– In another fascinating paper, Tim Crane looks at just what is given in experience. He divides the contents of experience into two distinct things: (1) what is ‘given’ – the phenomenoloigcal aspect – and (2) the ‘semantic’ or propositional aspect. Interestingly, Crane takes (2) to be a way of modeling (1), which is itself non-propositional and non-conceptual.
– (1) is non-conceptual and non-propositional because it is representational – we experience X in a certain, concrete way. This is the phenomenological aspect – while anyone else can look at X and see it, the specific representation of X to me now is had only by me.
– (2) models (1) in the following way: propositional content is that which can be abstracted from the phenomenological experience and shared with others – this is the ‘abstract content’, while the phenomenological experience is the ‘real content’. Propositions model the ‘belief state’ or mental state in much the same way numbers model physical systems.
– (1), then, for Crane, has a priority over (2) since (1) is what’s being modeled.
– Crane develops his phenomenology against an intentionalist account of phenomenology, where, roughly, all experience is representational by virtue of all experience being propositional – hence, the content of experience can be true or false and thus is something about which we can make a judgement. Different propositions can be associated with the same ‘concrete event’ – this is what Chalmers terms ‘content pluralism’. The trouble with this, Crane argues, is that it leads to multiple contents being conveyed to the subject through experience – which is fine it’s seen as a claim about the information delivered by experience:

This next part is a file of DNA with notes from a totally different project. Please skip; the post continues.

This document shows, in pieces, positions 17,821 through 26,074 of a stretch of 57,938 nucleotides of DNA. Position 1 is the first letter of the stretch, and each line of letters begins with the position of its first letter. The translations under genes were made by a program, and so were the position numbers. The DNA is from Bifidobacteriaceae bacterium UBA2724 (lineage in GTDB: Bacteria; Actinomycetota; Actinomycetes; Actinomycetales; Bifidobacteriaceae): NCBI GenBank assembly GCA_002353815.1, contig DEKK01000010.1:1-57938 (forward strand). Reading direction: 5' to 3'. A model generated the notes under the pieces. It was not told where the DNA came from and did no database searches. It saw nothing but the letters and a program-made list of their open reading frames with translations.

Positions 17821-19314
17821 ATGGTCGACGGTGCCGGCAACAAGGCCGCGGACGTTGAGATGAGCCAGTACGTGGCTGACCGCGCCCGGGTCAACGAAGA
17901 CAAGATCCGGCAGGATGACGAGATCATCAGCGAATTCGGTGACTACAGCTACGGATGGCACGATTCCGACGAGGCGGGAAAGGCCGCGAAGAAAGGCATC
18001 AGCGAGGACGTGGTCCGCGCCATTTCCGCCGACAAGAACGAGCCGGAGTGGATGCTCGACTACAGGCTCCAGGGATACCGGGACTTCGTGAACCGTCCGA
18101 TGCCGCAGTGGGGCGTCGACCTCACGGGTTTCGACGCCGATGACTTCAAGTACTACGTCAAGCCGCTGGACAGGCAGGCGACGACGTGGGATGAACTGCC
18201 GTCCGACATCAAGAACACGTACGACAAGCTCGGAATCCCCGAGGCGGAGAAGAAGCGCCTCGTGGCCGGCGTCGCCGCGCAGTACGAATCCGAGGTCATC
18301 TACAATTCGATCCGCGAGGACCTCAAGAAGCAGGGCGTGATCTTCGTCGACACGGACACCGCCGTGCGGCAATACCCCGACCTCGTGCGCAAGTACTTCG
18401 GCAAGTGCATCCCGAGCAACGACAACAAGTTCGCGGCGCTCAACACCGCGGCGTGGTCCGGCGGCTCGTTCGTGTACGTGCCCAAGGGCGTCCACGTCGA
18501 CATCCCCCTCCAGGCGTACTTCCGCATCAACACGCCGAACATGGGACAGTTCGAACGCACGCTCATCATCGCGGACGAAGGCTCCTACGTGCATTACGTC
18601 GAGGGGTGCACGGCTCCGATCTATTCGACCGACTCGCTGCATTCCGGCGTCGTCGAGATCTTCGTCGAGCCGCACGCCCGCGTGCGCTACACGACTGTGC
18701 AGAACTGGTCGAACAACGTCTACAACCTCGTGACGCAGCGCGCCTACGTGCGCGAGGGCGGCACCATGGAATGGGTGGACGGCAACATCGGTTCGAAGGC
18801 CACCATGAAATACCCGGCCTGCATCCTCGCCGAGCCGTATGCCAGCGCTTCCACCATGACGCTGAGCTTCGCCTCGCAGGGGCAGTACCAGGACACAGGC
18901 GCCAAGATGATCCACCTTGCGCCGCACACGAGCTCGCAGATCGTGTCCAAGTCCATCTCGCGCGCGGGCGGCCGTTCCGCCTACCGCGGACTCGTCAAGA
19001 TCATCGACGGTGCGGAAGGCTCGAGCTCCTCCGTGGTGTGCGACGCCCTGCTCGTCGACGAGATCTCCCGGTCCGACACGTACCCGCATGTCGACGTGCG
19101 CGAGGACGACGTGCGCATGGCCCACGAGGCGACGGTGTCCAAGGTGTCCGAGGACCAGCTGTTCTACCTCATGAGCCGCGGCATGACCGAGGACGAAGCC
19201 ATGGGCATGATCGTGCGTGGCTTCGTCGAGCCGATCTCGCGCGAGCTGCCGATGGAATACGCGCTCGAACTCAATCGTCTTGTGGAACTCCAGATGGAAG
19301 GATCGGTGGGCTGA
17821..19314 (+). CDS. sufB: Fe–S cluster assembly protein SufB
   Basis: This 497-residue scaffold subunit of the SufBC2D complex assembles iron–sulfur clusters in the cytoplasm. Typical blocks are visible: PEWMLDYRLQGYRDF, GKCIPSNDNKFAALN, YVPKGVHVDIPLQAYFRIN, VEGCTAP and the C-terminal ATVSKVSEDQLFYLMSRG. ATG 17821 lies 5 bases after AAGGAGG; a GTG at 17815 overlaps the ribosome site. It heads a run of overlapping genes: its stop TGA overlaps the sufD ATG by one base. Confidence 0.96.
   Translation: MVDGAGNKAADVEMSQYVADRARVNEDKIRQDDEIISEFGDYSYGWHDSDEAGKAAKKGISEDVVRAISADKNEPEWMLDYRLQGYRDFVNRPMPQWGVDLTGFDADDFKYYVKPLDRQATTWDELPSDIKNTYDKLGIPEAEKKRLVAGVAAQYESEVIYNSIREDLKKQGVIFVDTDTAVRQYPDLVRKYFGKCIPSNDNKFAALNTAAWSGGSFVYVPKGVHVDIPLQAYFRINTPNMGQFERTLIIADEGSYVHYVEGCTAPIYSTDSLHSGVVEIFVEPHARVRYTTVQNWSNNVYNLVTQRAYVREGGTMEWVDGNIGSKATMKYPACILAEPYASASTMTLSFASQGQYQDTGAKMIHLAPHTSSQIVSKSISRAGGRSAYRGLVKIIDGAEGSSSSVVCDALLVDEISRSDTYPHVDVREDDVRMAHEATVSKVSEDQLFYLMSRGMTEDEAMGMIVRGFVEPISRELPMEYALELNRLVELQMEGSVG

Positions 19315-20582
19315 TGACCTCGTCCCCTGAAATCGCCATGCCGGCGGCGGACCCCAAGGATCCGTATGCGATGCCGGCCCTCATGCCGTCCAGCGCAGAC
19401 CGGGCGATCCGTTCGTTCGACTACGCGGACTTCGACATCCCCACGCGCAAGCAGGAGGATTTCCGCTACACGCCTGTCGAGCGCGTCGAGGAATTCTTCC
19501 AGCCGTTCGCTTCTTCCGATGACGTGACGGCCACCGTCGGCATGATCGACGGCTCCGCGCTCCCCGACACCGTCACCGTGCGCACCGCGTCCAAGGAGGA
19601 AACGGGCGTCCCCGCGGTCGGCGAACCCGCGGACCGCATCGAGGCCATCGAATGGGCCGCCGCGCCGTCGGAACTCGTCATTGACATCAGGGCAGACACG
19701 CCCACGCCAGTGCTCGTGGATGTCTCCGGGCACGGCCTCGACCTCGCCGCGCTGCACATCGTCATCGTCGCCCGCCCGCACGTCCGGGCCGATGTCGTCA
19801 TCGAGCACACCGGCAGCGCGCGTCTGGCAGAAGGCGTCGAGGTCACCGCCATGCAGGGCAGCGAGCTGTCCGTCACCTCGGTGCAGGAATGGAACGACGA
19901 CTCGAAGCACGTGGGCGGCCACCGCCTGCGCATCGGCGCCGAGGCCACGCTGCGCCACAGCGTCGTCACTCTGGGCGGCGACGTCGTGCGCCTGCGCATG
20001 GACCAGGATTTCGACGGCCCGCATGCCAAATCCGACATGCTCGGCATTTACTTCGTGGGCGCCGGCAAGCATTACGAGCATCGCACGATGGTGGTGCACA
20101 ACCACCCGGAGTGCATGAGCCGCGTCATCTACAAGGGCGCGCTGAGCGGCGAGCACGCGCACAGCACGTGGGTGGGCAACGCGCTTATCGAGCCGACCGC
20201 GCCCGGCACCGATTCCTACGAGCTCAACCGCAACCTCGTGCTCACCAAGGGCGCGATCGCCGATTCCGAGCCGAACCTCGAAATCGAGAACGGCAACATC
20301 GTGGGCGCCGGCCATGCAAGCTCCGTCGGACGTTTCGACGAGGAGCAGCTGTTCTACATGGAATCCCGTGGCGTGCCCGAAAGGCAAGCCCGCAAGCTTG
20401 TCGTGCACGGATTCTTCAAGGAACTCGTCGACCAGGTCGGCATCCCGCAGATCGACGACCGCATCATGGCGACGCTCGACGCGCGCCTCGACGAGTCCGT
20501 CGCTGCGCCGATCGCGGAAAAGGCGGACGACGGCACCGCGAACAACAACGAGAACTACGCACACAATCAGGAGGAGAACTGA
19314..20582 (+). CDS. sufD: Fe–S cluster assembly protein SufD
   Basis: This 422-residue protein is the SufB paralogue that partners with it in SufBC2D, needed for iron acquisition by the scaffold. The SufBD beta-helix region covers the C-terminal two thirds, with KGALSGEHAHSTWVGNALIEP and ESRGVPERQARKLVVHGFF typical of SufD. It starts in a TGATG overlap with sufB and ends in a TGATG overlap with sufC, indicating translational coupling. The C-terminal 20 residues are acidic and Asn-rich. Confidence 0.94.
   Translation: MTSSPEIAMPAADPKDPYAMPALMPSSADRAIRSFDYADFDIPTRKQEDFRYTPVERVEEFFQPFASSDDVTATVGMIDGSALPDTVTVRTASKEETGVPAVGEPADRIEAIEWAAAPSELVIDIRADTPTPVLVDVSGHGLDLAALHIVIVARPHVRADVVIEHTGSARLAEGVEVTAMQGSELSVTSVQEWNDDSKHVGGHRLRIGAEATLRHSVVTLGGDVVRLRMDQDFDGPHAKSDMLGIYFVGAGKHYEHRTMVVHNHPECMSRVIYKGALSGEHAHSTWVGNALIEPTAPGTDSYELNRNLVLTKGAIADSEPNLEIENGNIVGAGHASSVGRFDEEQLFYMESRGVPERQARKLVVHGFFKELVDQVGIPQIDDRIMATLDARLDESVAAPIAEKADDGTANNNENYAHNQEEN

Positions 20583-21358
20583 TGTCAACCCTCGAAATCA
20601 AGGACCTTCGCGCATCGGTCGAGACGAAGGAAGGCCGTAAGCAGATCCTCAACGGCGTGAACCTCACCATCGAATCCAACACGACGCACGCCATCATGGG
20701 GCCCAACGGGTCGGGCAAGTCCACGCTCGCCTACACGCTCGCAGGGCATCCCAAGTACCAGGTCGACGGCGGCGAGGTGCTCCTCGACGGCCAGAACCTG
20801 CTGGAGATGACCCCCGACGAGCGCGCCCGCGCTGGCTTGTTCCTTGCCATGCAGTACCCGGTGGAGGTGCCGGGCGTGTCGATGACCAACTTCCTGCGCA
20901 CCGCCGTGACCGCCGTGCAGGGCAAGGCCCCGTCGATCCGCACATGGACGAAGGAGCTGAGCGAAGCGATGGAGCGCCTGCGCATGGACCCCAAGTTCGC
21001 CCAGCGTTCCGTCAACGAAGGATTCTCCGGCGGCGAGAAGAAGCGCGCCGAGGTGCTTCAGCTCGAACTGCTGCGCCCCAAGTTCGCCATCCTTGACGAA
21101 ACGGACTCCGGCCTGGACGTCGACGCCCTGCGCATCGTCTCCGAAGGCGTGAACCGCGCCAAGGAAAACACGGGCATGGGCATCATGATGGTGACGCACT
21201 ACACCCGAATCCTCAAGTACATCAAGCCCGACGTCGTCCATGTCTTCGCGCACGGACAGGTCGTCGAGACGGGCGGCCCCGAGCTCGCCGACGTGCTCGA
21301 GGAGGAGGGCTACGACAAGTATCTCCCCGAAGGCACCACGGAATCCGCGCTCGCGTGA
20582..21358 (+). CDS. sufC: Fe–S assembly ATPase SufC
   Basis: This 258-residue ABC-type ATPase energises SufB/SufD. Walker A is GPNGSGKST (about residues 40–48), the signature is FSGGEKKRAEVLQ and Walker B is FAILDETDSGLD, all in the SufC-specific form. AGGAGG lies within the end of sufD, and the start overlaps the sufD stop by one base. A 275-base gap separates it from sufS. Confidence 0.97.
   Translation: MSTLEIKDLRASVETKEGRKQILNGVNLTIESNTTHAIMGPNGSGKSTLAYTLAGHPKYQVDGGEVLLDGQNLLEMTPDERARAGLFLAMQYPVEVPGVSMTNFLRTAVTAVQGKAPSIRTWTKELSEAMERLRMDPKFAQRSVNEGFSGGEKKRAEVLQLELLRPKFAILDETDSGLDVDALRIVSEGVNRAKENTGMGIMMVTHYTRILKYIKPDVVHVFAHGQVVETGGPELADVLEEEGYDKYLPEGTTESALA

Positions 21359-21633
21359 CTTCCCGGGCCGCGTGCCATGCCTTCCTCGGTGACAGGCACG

‘ If it is a claim about the information which the experience delivers, or what kind of information can be derived from the fact that I am having this 14 experience, then it is not difficult to make sense of the claim (whether or not the claim is true). But if it is a description of the phenomenology of the experience, of what it is like to have an experience, then it is less clear what it means. When having a visual experience of the planet Venus in the evening, it does not seem as if many distinct (and possibly incompatible) contents are being conveyed to me. What is given or conveyed to me is a certain scene, a certain region of concrete reality, which seems like a reasonably unified thing. It does not seem like receiving multiple messages saying different things (even if these messages are relayed by different ‘content relations’).’
– What Crane argues is that what is conveyed by experience isn’t something that we can judge in such a way:
‘Nonetheless, it is not easy to make literal sense of the idea that what we take in in experience is what we can judge. When I judge, because of what I can see, that the pig is under the oak, this is something which in a certain way, abstracts from the real presence of the pig there. The content of the judgement can outlive the experience, it can be the content of others’ judgement, things can follow from it (for example, that something is underneath the oak). What can outlive the experience, of course, is the concrete state of affairs: the pig actually being under the oak. Could this be what is given to the subject? Maybe; but not according to the standard intentionalist account. This is because, for the standard intentionalist, what is given is something that can be true or false. But the pig being under the oak is not something that can be true or false. It is just something that is there. Nor is it something from which things follow. Things follow from truths or propositions; the pig being in the garden is not a truth or a proposition, but something in the world. And things in the world are not true or false.’